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Minnesotans can now get rebates up to $1,500 for e-bikes

Minnesotans can now get rebates up to $1,500 for e-bikes
Minnesotans can now get rebates up to $1,500 for e-bikes 02:05

MINNEAPOLIS -- Minnesotans can get up to $1,500 towards the purchase of an electric bicycle under a new program approved by the DFL-led state legislature this year.

The bill earmarks $4 million for the rebate program over the next few years, which will be administered by the Department of Revenue on a first-come, first-served basis.

Forty percent of the funding will be reserved for individuals and families making below the median household income. The credit will be 75% of the value or $1,500 toward the purchase of an e-bike, whichever is less.

READ MORE: How much do e-bikes cost?

Higher earners can still qualify, but the value of their rebate may be smaller than $1,500. There is a scale that decreases how much of the bike cost will be covered depending on how much money a person makes.

The Bicycle Alliance of Minnesota pushed for the program's inclusion in the transportation spending package lawmakers approved in the final days of session. Executive Director Dorian Grilley says his organization focuses on bicycle-friendly infrastructure and programs.

"Congestion is getting to be more and more of a tangle," Grilley said. "You just can't fit more cars into the urban core. So we want to make walking and bicycling more accessible and easier and safer."


Minnesotans will apply for a rebate certificate through the revenue department and that credit will need to be used at an eligible retailer. The program is not yet operational -- the bill language allows the commissioner of the Department of Revenue "to determine the date on which to open applications for a rebate certificate."

Martin Zanotti, a service technician at Freewheel Bike in the Cedar-Riverside neighborhood of Minneapolis, said he's seen sales of e-bikes soar in the last five years and he doesn't think that trend will slow anytime soon.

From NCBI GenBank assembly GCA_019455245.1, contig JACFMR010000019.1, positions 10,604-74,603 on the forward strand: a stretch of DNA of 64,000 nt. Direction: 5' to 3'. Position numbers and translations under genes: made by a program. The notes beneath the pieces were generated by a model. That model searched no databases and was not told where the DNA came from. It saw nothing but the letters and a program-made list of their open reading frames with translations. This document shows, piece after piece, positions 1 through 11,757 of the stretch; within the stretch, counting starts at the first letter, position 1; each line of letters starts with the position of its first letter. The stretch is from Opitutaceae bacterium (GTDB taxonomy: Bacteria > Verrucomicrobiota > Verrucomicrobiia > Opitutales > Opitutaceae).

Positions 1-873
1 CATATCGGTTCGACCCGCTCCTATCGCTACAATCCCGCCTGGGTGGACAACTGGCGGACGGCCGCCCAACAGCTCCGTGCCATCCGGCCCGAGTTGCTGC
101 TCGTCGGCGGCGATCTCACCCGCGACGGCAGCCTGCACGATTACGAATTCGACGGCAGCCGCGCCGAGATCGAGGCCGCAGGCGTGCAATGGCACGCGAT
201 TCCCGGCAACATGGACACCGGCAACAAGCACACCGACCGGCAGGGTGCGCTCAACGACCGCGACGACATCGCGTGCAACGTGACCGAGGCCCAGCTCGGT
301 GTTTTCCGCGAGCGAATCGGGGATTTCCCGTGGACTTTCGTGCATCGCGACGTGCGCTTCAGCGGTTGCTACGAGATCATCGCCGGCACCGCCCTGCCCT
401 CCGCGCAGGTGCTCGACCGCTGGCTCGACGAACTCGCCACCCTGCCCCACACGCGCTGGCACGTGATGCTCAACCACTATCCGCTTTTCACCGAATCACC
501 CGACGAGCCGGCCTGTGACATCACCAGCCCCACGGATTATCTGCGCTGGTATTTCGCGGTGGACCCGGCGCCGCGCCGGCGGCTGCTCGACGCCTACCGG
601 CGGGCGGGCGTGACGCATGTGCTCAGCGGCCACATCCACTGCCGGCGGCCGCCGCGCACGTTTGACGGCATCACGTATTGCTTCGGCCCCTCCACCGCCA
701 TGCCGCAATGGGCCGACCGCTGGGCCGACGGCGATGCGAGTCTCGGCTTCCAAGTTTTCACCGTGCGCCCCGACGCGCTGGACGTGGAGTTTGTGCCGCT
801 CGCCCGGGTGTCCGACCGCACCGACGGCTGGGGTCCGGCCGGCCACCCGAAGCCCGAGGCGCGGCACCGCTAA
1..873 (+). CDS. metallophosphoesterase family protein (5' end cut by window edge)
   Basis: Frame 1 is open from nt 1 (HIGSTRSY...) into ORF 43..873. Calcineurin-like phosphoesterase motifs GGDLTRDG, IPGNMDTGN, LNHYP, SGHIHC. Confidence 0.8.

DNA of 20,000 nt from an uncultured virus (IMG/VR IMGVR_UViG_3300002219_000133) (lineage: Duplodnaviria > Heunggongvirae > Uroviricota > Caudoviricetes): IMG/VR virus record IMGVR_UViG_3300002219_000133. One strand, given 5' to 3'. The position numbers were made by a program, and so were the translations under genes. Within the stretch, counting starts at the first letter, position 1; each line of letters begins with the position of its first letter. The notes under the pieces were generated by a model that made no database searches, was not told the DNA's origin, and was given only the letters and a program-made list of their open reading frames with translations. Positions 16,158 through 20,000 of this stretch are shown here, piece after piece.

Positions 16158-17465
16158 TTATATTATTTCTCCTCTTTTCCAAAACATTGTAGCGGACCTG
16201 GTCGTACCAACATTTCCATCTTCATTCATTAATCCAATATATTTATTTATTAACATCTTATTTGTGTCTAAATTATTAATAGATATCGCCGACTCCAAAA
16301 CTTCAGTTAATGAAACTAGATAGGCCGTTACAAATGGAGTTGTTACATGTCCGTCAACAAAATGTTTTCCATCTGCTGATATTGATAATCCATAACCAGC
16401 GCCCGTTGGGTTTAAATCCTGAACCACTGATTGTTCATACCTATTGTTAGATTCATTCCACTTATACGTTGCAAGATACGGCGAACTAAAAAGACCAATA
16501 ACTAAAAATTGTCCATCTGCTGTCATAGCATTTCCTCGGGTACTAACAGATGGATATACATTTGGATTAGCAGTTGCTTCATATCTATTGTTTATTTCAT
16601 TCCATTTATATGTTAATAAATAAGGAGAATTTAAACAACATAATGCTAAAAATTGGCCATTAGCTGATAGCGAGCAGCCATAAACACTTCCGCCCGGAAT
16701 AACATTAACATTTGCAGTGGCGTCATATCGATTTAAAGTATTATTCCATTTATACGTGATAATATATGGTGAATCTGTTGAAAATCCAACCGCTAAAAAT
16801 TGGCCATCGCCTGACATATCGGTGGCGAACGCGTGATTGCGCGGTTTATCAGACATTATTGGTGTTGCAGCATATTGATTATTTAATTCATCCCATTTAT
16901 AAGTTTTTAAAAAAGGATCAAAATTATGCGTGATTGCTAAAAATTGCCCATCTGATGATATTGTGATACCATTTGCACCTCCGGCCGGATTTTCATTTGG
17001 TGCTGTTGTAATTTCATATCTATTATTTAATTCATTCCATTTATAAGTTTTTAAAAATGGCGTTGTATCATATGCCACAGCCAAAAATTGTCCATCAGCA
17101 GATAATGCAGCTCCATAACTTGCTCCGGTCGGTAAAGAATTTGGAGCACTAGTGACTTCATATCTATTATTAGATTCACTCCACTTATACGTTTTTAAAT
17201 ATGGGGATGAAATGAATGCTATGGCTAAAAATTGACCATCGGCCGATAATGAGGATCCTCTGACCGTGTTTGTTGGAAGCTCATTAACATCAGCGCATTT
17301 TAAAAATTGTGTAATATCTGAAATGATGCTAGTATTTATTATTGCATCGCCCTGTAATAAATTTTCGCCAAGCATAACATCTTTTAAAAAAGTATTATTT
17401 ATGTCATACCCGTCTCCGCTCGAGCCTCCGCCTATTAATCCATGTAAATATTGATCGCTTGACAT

"It's easier, accessible, especially if you've had injuries before and you can't ride the same. It helps you that way," Zanotti said. "If you've got a long trip, it can get you from point A to point B better with less energy."

E-bikes operate like normal bicycles, requiring pedaling to move, but they have a battery-power boost with speeds that vary on the model. The battery plugs into an outlet like a phone or laptop to charge.

But there can be sticker shock: the bikes can range from $1,100 on the low-end to upwards of $10,000, Zanotti said. Freewheel Bike's most popular price point is around the $3,000 mark.

"It definitely puts people off," he said.

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Grilley hopes that the rebate program will make e-bikes a more realistic option for families. He and his wife have two of their own for short commuting trips for errands and groceries, after they sold their second car when their children moved out of the house.

"It was not inexpensive and a rebate really would've helped," he said. "But I'm more than happy that people are gonna be able to have that opportunity now." 

Democrats leading the state legislature this year sought to reduce emissions and curb climate change's impact in many policy areas. In a separate bill, there are rebates for electric vehicle purchases and air-source heat pumps as an alternative to traditional gas-powered heating and air conditioning.

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